As part of the company’s efforts to build morale, employees at Hatfield Consultants gather for an annual hockey game
Garth Taylor acknowledges that his employer is a bit unusual. Launched in 1974, environmental consulting firm Hatfield didn’t really hit its stride until 15 years ago. Since then, the North Vancouver–headquartered company has ballooned into a global operation with some 200 employees and offices in places like Indonesia and Botswana.
As the business has grown, it’s also “worked very hard to maintain all the things that we had in the smaller company,” says Taylor, who serves as president. “The nature of the work is that we, and technical staff especially, spend a lot of time together out in the field, working on programs, getting to know each other really well and making strong bonds.”
Growth has also brought the need to formalize arrangements that used to be more casual, something that was important for many of Hatfield’s younger staff. “We’ve always had a lot of flexibility in how people work—working from home, flexible hours, et cetera,” explains Taylor, who has been with Hatfield for more than 20 years. “It’s a little more formally documented in policies, but is something that’s always been around and something we’ve heard from the young folks in the company. They expect that, and if you don’t have that kind of culture, people will move on.”
Offering flexible working hours and conditions are just two ways that Hatfield supports its workers. An employee assistance program helps people with personal issues like stress and health problems, staff can take special occasion leave for events such as weddings and family time, and each year every team member has the chance to attend one technical or professional development course or conference, with the company footing the bill.
Odlum Brown employees show their support for Pink Shirt Day
Odlum Brown is two years away from celebrating its 100th anniversary, but the Vancouver investment firm with about $13 billion in client assets and five other offices across B.C. hasn’t stopped trying to innovate.
Last year, Odlum Brown presented its Total Rewards strategy to its team of 300. The four-component plan integrates compensation, work environment, learning opportunities and benefits. “We looked at it from the position of the work environment and your growth and development,” says Barbara Bahry, vice- president and director, organizational development.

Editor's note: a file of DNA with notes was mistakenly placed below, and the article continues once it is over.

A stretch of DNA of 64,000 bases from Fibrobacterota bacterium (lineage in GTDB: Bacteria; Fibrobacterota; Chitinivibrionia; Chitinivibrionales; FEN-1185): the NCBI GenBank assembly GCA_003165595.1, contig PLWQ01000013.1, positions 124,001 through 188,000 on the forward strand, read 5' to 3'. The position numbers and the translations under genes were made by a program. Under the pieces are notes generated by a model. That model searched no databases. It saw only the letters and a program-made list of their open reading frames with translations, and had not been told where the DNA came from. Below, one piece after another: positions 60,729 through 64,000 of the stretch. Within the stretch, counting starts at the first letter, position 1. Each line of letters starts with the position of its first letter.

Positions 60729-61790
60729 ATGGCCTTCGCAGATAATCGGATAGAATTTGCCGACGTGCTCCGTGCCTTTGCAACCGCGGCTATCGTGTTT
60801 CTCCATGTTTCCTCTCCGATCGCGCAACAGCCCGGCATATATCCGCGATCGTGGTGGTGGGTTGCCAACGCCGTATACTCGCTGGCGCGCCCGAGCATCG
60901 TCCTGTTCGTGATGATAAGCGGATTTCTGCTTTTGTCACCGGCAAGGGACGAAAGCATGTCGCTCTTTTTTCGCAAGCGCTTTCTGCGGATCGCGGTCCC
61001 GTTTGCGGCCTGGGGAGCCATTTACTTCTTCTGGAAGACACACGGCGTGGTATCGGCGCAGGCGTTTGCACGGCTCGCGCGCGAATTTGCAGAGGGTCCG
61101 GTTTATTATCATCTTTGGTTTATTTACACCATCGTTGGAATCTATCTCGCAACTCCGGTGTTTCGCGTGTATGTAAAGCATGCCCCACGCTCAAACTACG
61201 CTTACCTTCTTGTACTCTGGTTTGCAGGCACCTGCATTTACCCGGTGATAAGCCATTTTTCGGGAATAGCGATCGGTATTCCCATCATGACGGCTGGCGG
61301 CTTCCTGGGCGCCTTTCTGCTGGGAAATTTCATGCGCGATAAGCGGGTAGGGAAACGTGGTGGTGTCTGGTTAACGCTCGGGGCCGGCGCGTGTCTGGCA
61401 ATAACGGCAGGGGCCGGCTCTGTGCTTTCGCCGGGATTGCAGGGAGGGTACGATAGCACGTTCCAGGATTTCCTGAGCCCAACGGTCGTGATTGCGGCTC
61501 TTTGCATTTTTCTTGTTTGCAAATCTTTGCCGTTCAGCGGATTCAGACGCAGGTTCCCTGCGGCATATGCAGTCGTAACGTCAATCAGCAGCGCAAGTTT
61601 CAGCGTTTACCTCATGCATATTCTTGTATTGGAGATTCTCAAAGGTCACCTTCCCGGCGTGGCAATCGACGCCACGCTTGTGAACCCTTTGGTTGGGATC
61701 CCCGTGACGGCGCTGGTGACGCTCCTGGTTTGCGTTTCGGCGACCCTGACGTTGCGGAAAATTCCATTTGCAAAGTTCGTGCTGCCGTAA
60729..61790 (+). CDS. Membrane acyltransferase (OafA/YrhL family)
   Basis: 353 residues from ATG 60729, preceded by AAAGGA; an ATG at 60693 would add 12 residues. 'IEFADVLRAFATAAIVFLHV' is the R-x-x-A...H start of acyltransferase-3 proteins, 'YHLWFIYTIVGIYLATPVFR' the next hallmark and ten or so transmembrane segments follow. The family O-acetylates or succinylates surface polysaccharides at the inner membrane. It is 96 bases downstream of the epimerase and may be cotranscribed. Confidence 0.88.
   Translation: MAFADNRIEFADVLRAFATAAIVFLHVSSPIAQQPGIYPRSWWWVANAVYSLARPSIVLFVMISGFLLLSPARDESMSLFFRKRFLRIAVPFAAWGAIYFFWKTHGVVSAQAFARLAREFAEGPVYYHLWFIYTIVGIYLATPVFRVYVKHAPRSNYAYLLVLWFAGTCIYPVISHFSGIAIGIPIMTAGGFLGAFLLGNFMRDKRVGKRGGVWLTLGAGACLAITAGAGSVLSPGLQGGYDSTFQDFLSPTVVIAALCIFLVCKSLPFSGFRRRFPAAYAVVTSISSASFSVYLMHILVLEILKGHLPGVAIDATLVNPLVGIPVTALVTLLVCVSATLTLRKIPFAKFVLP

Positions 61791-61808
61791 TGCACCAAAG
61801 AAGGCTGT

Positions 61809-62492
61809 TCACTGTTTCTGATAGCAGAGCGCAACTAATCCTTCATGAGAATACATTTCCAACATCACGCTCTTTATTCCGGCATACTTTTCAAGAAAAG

“Then there’s the traditional health care benefits, but also things that support employees well in terms of mental, physical, financial, environmental,” Bahry adds. That means everything from mental health coverage to holistic nutrition. Says VP Deena Magtoto, director of marketing: “The culture for us at the firm is such that everybody feels a part of something.”
Salts Spring staff celebrate their coffee quality manager’s 10-year anniversary
The organic coffee roaster, also recognized in our Inclusivity category, is known for crafting a sustainable, fair-trade product, and for fleeing its namesake island in 2010 after local government rejected plans for a bigger facility. Although “Richmond Coffee” might be a more accurate handle, the company–which employs 47 people–isn’t a corporate machine.
“I think it helps that we’re still a fairly small business,” says marketing manager Peter Chu of the culture at Salt Spring Coffee. “Part of the reason why our staff feels that the company is aligned with their own values is that [co-founder and CEO] Mickey [McLeod] fairly frequently communicates with the team and likes to make sure their well-being is considered.”
A 2019 survey indicated that staff agree with Chu’s assessment: 97 percent of respondents said the company’s values matched their own, and the same share felt that their jobs were important to Salt Spring’s mission. Besides standard medical benefits, staff are given a $350 annual wellness benefit toward gym memberships, yoga classes and the like.